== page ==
Litigation Articles

July 2nd, 2010 | Posted by Mark Dietrich in - (Comments Off on Litigation Articles)

Valuing Covenants Not to Compete in a Professional Practice

Valuation of Medical Practices, Determining Enterprise Goodwill in a Medical Practice

Valuation of Medical Practices, Strategies for Unwinding “Bad Deals” in Physician Acquisitions

Defending Against Unwarranted Damage Claims In A Medical Practice Dissolution

Goodwill Valuation

July 1st, 2010 | Posted by Mark Dietrich in - (Comments Off on Goodwill Valuation)

In many situations, most notably valuation for marital dissolution and allocation of purchase price for tax or financial reporting purposes, distinguishing personal goodwill from enterprise goodwill and other enterprise-level intangible assets is a critical undertaking.

In the marital arena, personal goodwill is not a divisible asset in some jurisdictions – and the status is uncertain in many – and therefore cannot be awarded by the Court.  It is curious that many valuation analysts fail to provide evidence as to the separate values of personal and enterprise goodwill.

In tax planning, particularly for C Corporation asset sales or conversions to S Status, allocating the proceeds of a sale of a business to personal goodwill and/or a noncompete agreement, consistent with the Tax Court decisions in Norwalk, Martin Ice Cream and the important 2008 Derby case, can reduce the amount recognized as corporate gain and the related corporate level tax. In fact, Derby arguably makes consideration of the value of personal goodwill and a noncompete de rigeur in the valuation of a physician practice being acquired by a hospital.  In valuation for purposes of a sale of a business, properly attributing value to different intangible assets is critical to both buyer and seller obtaining the proper measure of the bargain.

There are two fundamental issues in differentiating personal from enterprise goodwill: identifying which portions of cashflow are attributable directly to the individual’s characteristics and identifying which cashflows attributable to otherwise enterprise-level tangibles and intangibles would be lost if the individual competed.This makes the determination of reasonable compensation for the owner-employees of the business the single most critical aspect of valuation of goodwill. Mark contributed the most comprehensive work (27,000 words) on this topic to the new BVR/AHLA Guide to Healthcare Industry Compensation and Valuation, published in November 2012.

We have a comprehensive approach to these issues that was the subject of a paper written by Mark O. Dietrich, CPA/ABV in the AICPA’s Spring 2005 CPA Expert and was presented at a number of seminars and Conferences during 2005, including the joint AICPA/ASA National Business Valuation Conference in November and the Virginia Society of CPAs Business Valuation Conference in September.  Mark also developed a one-day continuing education course on how to distinguish personal and enterprise goodwill. The 3rd Edition (2012) of the Guide to Healthcare Valuation (see our Publications page) contains several chapters devoted to the valuation of  personal and enterprise goodwill.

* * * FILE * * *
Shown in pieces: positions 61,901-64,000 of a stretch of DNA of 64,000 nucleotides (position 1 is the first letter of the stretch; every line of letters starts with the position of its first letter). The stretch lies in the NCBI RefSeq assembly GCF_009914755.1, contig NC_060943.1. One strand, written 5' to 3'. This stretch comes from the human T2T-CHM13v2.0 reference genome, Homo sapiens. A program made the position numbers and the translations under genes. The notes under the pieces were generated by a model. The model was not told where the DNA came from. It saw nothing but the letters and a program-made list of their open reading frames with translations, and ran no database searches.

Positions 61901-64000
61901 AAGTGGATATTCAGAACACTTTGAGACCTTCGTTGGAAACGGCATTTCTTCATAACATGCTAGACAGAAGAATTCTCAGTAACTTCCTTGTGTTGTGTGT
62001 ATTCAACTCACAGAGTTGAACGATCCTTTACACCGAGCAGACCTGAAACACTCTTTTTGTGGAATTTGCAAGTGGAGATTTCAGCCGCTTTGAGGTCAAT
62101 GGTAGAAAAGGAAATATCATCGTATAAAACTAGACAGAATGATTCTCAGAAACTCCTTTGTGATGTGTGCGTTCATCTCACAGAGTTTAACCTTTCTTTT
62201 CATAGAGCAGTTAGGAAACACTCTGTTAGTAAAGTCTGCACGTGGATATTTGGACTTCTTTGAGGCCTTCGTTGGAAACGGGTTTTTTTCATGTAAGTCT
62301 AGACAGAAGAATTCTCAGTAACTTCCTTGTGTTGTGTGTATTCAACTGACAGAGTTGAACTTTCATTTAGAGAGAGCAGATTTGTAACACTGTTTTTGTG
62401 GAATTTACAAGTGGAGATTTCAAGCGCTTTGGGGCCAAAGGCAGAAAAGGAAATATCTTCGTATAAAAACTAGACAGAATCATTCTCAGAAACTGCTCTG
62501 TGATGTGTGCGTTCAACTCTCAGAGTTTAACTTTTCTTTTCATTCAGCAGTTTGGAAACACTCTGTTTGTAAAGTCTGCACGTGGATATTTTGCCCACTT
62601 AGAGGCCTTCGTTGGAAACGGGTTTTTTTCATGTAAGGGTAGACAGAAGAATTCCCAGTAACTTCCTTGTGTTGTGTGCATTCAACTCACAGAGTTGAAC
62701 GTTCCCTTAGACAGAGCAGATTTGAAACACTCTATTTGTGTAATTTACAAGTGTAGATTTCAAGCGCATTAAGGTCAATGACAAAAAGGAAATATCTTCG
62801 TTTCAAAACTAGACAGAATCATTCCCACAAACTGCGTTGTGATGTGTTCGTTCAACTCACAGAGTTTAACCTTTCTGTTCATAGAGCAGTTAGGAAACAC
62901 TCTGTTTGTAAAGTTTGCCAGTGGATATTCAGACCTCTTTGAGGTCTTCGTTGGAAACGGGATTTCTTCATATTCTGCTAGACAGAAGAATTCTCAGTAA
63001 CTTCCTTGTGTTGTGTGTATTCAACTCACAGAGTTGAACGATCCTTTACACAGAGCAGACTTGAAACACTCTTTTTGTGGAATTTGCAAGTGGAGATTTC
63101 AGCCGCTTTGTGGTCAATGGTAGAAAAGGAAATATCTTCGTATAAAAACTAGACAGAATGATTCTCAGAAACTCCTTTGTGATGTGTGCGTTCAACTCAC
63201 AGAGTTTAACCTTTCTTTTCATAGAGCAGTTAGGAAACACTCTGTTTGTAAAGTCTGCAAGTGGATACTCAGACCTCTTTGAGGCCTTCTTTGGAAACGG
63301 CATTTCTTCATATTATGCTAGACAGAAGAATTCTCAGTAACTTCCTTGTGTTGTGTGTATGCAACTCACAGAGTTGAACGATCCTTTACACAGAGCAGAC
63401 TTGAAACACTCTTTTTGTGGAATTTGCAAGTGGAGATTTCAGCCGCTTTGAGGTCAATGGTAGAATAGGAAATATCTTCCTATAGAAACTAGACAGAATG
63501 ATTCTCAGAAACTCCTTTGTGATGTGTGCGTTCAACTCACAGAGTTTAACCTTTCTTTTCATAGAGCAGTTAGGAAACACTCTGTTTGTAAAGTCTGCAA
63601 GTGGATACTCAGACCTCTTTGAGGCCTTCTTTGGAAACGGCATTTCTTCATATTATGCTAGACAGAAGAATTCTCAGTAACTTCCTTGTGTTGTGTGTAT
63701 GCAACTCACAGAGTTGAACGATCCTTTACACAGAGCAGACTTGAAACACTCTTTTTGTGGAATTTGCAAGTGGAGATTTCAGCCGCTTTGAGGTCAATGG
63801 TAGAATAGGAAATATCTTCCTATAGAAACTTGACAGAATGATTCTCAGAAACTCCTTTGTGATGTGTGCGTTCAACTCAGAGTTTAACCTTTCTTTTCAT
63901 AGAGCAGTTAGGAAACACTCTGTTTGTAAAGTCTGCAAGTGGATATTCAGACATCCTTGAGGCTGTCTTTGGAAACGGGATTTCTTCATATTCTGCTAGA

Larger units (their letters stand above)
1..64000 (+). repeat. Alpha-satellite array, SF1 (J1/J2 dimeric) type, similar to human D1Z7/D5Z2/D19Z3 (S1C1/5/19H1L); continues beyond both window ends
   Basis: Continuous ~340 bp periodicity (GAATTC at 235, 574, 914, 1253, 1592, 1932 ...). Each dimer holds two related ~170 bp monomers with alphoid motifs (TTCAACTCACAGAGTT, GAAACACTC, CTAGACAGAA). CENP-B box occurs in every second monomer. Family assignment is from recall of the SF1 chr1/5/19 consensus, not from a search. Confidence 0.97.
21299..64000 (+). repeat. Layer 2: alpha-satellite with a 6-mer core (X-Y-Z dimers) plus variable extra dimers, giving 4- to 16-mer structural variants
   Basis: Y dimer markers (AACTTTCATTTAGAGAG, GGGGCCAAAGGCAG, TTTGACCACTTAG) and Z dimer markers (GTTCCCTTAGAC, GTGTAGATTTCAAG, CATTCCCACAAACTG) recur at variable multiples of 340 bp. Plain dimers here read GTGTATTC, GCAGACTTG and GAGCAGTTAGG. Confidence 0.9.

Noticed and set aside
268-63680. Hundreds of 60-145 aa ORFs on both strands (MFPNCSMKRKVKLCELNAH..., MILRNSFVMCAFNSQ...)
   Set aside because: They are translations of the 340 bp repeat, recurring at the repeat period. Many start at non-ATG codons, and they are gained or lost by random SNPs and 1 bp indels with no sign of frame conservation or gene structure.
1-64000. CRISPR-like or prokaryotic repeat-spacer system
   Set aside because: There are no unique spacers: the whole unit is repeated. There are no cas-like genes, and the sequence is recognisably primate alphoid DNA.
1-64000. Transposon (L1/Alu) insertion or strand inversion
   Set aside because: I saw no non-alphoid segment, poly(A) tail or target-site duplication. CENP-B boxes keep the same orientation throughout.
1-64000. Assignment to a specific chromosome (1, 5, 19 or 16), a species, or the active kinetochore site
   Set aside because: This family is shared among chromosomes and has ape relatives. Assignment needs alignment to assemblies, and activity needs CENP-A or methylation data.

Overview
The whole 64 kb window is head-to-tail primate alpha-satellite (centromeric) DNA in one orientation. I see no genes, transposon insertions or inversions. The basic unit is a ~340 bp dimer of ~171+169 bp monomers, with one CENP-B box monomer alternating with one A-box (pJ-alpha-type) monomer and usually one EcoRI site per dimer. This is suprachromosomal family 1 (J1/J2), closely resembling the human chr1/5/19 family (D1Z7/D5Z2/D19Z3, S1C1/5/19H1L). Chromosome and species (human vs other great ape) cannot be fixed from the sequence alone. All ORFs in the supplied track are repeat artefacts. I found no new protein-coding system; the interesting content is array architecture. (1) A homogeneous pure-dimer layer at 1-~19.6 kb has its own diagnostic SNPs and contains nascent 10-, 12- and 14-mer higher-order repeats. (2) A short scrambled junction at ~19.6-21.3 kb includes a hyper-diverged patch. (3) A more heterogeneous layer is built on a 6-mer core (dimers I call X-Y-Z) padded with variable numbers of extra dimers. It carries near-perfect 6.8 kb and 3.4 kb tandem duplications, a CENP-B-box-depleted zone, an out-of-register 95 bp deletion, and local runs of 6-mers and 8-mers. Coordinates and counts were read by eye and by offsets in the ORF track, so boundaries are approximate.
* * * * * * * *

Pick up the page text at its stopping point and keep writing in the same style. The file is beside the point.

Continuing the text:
December 14th, 2006 | Posted by Mark Dietrich in Noncompete Agreements - (0 Comments)

For those of you who have followed my writings and lectures, you are aware that valuation of noncompetes is one of my areas of interest and expertise. I continue to be confounded  by some of my colleagues who confuse the issue of whether Fair Market Value contemplates a willing seller who will sign a noncompete, as opposed to whether or not the noncompete has any value. They are two distinct but interrelated questions.

IF the hypothetical buyer expects the seller to sign a noncompete, then that noncompete must have value – otherwise, why would the buyer ask for it. If it has value, we should be able to value it. The value of that noncompete is part of the enterprise-level cashflows of the entity being sold.

In marital dissolution valuation, identifying the value of the assumed noncompete is important in many jurisdictions since that noncompete may not be a divisible asset. Similarly, personal goodwill may not be a divisible asset and I have identified a methodology for measuring that in conjunction with the noncompete. In states which have a "walk away" definition of fair market value – e.g., Florida after Held v Held – the value left to the buyer IF the seller was free to compete post-sale is what is divisible. Thus, a logical approach to determining that divisible value is to determine enterprise value THEN subtract the value of the noncompete/personal goodwill to arrive at a divisible value.

Fair market value may well contemplate a willing seller signing a noncompete, but that noncompete has value and it may be a substantial part of the value derived from enterprise-level cashflows.